A large collection of folk songs, ballads and tales; many of the songs were written by Larry Gorman and Joe Scott. Also included are fiddle tunes, poetry, and interviews with loggers and the performers.
George T. Engelman Jr. was a graduate from Indiana University, attending IU from 1937-1941. He worked and raised his family for a few years in Bloomington while studying for his master’s degree in education in the 40s and 50s and working for RCA. He was also a WWII veteran.
Clips from family gatherings and events during 1956; fall scenery, kids playing. footage of taking a ferry over the Wabash river; Christmas day 1956. Also scenery from the following spring.
Film begins with British Merchant Navy ship. Primarily shows blurry footage of Fiji, including a village with thatched roof buildings and new construction. Local children interact with and smile for the camera. A storefront advertises Procera bread. The film then shows a busy intersection in a town - the crowd is diverse with people in traditional and western-style clothes.
Travelogue documenting Bailey's trips to New Zealand, Indonesia, and Cambodia, 1955-1956. Film begins with footage of people playing cricket in Auckland, the Auckland War Memorial Museum, and people enjoying the beach. In Rotorua, Maori women in traditional dress play instruments and perform a dance. Shows the New Zealand Parliamentary Library and Riddiford Baths in Wellington. Captures diverse landscapes of New Zealand, including beaches, snowy mountains, and geothermal areas. Bailey's mother, Nellie Freeman, accompanies her in New Zealand. Footage of Asia primarily shows small village life and men, women, and children working in fields and doing housework. Bailey captures a large celebration complete with a float that has a Hindu temple spire. Ends with extensive footage of Angkor Wat with close-ups of the art and architectural features.
The information presented here about each recording in this collection comes from original documentation by the collector. This collection of historical material may contain material that will be offensive to some listeners. Patrons should contact firstname.lastname@example.org for assistance in getting further access to these recordings.
Topic of discussion on this program is the actual organization of the major parties. Our lecturer considers the national characteristics of parties as opposed to the idea that each of them is a conglomeration of local political machines. He concludes with a look at the role the private citizen can and does play in party organization.
The French horn, capable of producing melody, and the piano, a percussion instrument able to produce symphonic effects, are instruments which contrast with each other and blend exquisitely. To illustrate this musical partnership the program features John Barrows, French horn, and Vera Brodsky, piano. This film deals with the blending and contrasting of voices in composition and Mr. Barrows points out how composers have capitalized on this partnership.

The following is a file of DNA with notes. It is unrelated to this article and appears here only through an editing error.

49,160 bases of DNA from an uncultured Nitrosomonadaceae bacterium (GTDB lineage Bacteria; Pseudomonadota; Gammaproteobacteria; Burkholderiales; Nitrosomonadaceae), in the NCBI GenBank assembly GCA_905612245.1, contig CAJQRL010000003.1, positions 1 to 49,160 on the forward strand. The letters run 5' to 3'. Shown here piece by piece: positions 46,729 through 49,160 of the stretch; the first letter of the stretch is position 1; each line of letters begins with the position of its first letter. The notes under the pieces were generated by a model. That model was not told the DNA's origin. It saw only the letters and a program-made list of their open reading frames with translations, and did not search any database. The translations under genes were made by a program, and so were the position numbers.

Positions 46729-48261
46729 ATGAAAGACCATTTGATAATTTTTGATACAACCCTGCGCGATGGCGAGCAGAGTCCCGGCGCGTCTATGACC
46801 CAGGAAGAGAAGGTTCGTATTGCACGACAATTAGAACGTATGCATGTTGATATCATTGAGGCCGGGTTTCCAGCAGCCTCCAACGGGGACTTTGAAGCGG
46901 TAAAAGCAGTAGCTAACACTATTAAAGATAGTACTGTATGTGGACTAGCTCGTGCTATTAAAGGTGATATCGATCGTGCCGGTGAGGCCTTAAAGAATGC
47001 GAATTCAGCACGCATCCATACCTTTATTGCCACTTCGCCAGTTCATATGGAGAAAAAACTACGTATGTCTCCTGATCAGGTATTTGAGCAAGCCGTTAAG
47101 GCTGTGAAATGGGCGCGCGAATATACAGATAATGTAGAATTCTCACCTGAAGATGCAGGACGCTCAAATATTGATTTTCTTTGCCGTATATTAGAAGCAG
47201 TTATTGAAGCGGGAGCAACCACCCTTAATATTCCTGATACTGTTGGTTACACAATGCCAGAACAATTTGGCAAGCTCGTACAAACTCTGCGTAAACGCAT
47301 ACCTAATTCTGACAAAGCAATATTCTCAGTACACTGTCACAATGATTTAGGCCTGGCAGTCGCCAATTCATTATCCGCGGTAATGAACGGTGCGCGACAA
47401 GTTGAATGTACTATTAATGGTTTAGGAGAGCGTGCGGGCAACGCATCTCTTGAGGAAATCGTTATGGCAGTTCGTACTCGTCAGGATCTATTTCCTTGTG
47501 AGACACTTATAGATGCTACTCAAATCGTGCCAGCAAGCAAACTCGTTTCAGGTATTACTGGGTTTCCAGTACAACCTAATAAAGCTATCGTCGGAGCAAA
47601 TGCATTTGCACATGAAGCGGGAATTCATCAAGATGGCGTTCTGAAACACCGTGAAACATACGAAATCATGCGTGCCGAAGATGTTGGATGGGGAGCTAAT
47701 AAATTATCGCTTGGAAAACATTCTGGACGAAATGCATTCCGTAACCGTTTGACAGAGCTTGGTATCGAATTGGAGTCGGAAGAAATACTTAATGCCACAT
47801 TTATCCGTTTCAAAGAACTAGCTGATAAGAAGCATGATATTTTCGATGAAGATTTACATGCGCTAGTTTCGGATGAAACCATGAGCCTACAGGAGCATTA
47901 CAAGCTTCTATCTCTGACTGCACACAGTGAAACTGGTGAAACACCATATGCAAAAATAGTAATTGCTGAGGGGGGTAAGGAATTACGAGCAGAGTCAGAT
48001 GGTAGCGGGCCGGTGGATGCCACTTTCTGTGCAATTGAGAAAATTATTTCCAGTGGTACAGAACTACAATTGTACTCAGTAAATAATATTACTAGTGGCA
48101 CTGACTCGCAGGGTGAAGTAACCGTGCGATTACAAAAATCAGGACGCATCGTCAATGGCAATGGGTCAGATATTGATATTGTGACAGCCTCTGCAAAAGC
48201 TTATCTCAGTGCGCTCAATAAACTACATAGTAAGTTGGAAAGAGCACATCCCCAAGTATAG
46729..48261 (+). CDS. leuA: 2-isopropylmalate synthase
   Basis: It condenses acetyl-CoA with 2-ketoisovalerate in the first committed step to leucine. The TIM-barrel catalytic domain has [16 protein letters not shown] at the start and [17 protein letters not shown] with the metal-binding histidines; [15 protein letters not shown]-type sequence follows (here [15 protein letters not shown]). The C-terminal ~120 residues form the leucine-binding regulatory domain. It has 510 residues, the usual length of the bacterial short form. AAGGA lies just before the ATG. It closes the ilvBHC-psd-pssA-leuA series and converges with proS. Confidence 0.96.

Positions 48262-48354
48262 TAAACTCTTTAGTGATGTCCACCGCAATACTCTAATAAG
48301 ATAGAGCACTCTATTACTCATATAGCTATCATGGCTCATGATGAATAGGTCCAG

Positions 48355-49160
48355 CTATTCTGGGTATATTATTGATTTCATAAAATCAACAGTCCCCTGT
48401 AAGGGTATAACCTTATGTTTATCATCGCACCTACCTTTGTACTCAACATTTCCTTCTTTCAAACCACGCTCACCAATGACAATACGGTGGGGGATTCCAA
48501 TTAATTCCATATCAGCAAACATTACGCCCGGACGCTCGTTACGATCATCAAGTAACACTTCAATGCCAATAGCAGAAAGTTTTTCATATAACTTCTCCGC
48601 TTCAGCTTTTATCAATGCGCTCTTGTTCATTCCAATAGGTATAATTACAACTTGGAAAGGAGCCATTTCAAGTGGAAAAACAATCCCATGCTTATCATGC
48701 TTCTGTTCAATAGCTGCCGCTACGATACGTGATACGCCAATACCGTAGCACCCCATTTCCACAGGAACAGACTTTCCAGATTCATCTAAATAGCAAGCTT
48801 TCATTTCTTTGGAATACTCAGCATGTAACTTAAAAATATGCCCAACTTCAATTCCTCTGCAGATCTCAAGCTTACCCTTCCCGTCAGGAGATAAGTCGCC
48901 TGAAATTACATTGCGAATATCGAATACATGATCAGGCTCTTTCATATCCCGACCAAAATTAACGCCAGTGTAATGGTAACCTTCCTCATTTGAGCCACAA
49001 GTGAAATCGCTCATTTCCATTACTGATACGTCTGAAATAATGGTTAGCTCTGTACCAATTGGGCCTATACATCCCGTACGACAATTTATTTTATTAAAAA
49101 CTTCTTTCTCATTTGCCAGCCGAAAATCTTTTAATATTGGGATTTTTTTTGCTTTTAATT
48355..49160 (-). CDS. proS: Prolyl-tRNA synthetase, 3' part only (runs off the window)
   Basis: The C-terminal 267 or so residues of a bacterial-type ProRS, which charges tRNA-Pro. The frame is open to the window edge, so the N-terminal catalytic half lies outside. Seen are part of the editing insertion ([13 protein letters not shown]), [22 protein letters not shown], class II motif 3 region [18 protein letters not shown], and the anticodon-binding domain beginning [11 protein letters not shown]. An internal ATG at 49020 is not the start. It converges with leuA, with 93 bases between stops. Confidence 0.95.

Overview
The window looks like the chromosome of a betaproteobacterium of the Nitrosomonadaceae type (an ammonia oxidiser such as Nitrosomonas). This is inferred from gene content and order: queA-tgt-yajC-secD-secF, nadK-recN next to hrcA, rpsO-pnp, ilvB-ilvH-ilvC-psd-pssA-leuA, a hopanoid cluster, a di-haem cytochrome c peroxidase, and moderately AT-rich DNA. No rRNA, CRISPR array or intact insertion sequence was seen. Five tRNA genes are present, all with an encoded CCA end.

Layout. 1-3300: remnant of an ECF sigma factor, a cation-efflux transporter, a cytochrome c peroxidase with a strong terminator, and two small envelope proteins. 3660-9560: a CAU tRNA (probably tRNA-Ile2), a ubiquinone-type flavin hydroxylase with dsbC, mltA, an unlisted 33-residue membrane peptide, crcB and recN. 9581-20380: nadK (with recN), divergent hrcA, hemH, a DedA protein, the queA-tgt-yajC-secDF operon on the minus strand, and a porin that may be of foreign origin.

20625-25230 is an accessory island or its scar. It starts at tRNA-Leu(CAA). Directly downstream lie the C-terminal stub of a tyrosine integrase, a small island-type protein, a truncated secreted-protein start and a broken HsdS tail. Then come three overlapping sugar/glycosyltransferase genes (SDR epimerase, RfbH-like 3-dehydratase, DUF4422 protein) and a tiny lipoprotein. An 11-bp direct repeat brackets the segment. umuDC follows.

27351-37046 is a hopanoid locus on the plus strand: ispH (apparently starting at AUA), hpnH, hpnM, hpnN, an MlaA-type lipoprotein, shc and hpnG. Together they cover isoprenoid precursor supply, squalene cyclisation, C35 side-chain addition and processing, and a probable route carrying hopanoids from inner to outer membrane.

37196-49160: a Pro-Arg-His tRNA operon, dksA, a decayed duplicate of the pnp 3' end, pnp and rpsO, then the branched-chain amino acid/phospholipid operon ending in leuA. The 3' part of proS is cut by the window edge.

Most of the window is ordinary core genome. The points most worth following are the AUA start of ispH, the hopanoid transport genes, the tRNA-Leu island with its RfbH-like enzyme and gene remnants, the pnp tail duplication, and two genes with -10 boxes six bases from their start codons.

Discusses abstract art and the elements in a machine society which have furthered its development. Discusses the influences of Cezanne, the cubists, and the futurists. Uses charcoal drawings to distinguish expressionistic from geometric abstraction.
Continues the discussion of abstract art begun in ABSTRACT ART: PART 1. Discusses inspiration, technique, and communication in abstract painting. Features Stuart Davis, American abstract painter, and shows works by Davis and by Jackson Pollock. (Hofstra College and WOR-TV) Kinescope.
A public service announcement for the American Cancer Society in which a doctor walks down a hospital corridor while addressing the camera about how money raised for cancer research is being spent. Submitted for the Clio Awards.
A public service announcement from the American Cancer Society in which a man buying cigarettes from a vending machine is juxtaposed with shots of casino games, rolling dice, and a horse race. The vending machine dispenses a carton of cigarettes as an offscreen male narrator states, "You lose." Submitted for the Clio Awards.
A public service announcement from the American Cancer Society in which a woman takes a shower while an offscreen female narrator urges viewers to give themselves a monthly breast self-examination. Submitted for the Clio Awards.
A public service announcement from the American Institute of Architects (AIA) in which the song "America the Beautiful" plays ironically over still images of trash, poverty, and destitution in an inner city ghetto. An offscreen male narrator says that if the viewer does not think the song and pictures go together, they need to "change the pictures." The narrator states that the AIA is "trying to" enact this change. Submitted for the Clio Awards.
Shows in detail how the body parts of various animals are related to their eating habits. Includes such examples as the cirri of barnacles, the mouth parts and legs of crayfish, the teeth of lions and cows, the tongues of butterflies, the noses of hogs, the beaks of birds and the paws of squirrels.
A public service announcement from the Atlantic Richfield oil company (ARCO) announcing their acquisition of Sinclair Oil and phasing out of Sinclair's dinosaur logo. The ad features an animation of a dinosaur telling an ARCO executive that he is retiring to live in Miami. As the dinosaur leaves, an offscreen male narrator states that the end of one era means the beginning of another. Submitted for the Clio Awards.
Discussion on this program centers around the ways of piracy in the ancient world of 1000 BC. Professor Lionel I. Casson from the Classics Department of Washington Square College of New York University presents readings from Homer’s “Iliad” and “Odyssey” which illustrate that both Odysseus and Menelaus were pirates.